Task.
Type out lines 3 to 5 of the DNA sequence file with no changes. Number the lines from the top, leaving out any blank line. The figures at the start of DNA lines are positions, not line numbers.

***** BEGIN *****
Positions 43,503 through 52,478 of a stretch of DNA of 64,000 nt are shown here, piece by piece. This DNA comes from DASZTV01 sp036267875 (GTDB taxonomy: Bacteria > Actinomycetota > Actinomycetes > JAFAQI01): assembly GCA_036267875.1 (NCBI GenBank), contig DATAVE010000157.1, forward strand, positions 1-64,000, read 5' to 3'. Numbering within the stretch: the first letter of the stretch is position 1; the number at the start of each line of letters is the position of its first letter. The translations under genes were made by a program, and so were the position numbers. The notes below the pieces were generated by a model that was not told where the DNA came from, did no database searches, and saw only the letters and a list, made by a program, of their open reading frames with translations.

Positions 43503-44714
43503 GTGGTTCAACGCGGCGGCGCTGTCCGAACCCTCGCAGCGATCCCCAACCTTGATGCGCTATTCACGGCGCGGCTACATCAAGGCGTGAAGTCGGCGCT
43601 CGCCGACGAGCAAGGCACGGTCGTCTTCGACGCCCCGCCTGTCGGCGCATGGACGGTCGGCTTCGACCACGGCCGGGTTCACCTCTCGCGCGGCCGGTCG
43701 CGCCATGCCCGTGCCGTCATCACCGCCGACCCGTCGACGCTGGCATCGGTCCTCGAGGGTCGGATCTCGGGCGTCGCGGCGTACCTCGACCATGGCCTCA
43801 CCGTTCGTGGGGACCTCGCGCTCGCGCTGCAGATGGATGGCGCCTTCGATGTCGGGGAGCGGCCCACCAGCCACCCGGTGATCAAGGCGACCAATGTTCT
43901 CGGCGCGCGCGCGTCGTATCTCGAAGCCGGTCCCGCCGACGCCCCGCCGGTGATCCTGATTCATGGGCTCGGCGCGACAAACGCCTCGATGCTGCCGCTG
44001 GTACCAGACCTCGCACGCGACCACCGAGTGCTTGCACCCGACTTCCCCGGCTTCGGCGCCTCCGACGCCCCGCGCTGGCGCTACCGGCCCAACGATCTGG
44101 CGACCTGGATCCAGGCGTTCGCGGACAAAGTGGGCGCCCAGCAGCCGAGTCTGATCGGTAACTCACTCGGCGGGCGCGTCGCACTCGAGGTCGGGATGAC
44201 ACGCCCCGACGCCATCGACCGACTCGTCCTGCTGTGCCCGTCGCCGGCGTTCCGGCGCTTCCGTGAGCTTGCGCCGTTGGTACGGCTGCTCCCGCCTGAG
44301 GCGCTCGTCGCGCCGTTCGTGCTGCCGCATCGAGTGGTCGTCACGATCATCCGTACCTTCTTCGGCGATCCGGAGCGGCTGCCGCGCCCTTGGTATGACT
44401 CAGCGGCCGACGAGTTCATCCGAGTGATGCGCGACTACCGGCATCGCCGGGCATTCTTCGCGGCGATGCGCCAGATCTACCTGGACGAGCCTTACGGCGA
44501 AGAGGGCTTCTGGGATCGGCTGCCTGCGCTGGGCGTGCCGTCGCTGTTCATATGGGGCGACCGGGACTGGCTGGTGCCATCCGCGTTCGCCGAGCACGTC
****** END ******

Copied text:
43503 GTGGTTCAACGCGGCGGCGCTGTCCGAACCCTCGCAGCGATCCCCAACCTTGATGCGCTATTCACGGCGCGGCTACATCAAGGCGTGAAGTCGGCGCT
43601 CGCCGACGAGCAAGGCACGGTCGTCTTCGACGCCCCGCCTGTCGGCGCATGGACGGTCGGCTTCGACCACGGCCGGGTTCACCTCTCGCGCGGCCGGTCG
43701 CGCCATGCCCGTGCCGTCATCACCGCCGACCCGTCGACGCTGGCATCGGTCCTCGAGGGTCGGATCTCGGGCGTCGCGGCGTACCTCGACCATGGCCTCA